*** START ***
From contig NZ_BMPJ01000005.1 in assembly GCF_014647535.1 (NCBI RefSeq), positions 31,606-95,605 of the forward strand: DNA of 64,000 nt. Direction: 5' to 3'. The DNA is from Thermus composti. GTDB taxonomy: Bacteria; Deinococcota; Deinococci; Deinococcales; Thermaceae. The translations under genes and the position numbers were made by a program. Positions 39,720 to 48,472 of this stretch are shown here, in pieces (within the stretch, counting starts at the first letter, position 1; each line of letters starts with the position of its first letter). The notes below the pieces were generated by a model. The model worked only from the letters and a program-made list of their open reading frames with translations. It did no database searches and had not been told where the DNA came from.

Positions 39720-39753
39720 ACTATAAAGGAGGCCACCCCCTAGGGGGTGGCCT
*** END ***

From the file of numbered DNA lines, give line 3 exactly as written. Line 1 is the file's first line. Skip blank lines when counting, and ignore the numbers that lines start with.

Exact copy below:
39720 ACTATAAAGGAGGCCACCCCCTAGGGGGTGGCCT